This beautifully spiced Moroccan lamb tagine stands on its own. But for a show-stopping presentation, serve it in a whole roasted pumpkin. Look for a cooking pumpkin, which is smaller and has a thicker shell and tastier flesh than the jack-o’-lantern variety. Once you learn how to roast a whole pumpkin, use it as an edible bowl for other stews—chili, for example. (You can instead roast the pumpkin or any winter squash and serve it sliced into wedges with the lamb tagine ladled on top.) As for the tagine, take care not to overcook it. The lean leg of lamb will not need to be stewed as long as tougher cuts of lamb.–Rick Rodgers
LC Har-Who-Sa? Note
Harissa—pronounced “huh ree suh” by those familiar with it and “har-who-sa” the first time we encountered it—is a very hot chile paste made fragrant with spice. It’s a common condiment in Middle Eastern and North African cooking and is available at some grocery stores as well as many speciality food stores. If your harissa comes in a can, transfer the chile paste to a small jar, cover, and refrigerate for up to 2 months.
Position a rack in the lower third of the oven and preheat the oven to 400°F (200°C). Lightly oil a rimmed baking sheet.
Using a sturdy paring knife, cut into the pumpkin top around the stem to create a lid about 6 inches in diameter. Lift off the lid and set aside. Using a large metal spoon, scrape out the fibers and seeds from inside the pumpkin and discard them or reserve the seeds for making roasted pumpkin seeds.) Season the inside of the pumpkin shell and lid with the salt and pepper. Return the lid to the pumpkin and place the pumpkin on the baking sheet. Bake until the inside of the pumpkin is tender when the interior flesh is scraped with a spoon (remove the lid to check), about 1 1/4 hours.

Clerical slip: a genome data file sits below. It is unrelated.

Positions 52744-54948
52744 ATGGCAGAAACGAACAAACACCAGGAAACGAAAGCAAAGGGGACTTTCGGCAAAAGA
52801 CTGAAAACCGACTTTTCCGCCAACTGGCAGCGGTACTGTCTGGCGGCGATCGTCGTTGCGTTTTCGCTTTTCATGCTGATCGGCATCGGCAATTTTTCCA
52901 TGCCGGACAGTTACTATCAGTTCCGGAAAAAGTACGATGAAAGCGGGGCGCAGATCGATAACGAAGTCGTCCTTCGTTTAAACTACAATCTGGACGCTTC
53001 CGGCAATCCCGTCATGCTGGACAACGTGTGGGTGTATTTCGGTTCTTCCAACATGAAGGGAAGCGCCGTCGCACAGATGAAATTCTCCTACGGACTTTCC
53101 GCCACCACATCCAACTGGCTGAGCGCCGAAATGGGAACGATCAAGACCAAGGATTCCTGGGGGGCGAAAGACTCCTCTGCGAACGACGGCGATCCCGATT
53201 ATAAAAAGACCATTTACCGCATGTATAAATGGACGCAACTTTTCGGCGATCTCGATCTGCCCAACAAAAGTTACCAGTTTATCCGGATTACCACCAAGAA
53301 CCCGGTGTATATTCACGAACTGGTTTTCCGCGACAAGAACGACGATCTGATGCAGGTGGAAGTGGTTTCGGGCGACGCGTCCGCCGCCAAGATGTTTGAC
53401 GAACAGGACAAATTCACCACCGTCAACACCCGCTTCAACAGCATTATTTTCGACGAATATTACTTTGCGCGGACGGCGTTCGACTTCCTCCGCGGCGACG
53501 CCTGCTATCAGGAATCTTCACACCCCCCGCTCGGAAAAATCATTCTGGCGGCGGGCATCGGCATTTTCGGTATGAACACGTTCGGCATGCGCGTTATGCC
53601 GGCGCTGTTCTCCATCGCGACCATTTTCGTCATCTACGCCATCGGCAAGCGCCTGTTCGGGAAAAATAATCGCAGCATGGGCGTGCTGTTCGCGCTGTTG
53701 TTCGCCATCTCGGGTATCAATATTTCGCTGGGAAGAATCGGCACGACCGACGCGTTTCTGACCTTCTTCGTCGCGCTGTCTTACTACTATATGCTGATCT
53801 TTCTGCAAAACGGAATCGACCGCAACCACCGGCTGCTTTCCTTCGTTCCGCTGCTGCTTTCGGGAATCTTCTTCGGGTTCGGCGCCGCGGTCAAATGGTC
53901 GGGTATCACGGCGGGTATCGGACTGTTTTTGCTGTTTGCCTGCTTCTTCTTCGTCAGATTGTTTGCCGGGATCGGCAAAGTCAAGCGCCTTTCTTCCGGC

Make the lamb tagine
Heat 2 tablespoons oil in a large Dutch oven over medium-high heat. Season the lamb with 1/2 teaspoon salt and 1/2 teaspoon pepper. Working in batches, add to the pot and cook, stirring occasionally, until lightly browned, about 4 minutes. (The lamb should be rare at this point.) Using a slotted spoon, transfer the lamb to a plate.
Add the stock to the pot and bring to a boil, stirring to release the browned bits in the bottom of the pot. Pour the stock from the pot into a large glass measuring cup or heatproof bowl. Transfer 1/2 cup stock to a small bowl and stir in the harissa to make a very spicy seasoning sauce for the finished tagine. Set the harissa sauce aside. Reserve the remaining stock.
Add the remaining 2 tablespoons oil to the pot and heat over medium heat. Add the onion and carrots and cook, stirring occasionally, until the onion is golden, about 6 minutes. Stir in the garlic and cook until fragrant, about 1 minute. Stir in the ginger, cinnamon, and hot pepper flakes and cook for 15 seconds. Stir in the tomatoes, then the reserved chicken stock, and bring to a boil. Reduce the heat to low, cover, and simmer until the carrots are tender, about 20 minutes. Return the lamb and any collected juices to the pot, and stir in the garbanzo beans. Increase the heat to medium-high and cook just until the beans are heated through, about 5 minutes. Season with salt and pepper to taste.
To serve the lamb tagine, carefully transfer the roasted pumpkin to a platter. Remove the lid, ladle in the tagine, and replace the lid. (Do not worry if all of the tagine won’t fit into the pumpkin; simply reserve it in a serving bowl.) Present the pumpkin at the table. Spoon the lamb tagine onto individual rimmed plates or shallow bowls. When the tagine is served and the pumpkin is empty, cut the pumpkin into wedges and place them alongside the tagine. Serve the lamb tagine immediately, with the couscous and harissa sauce passed on the side.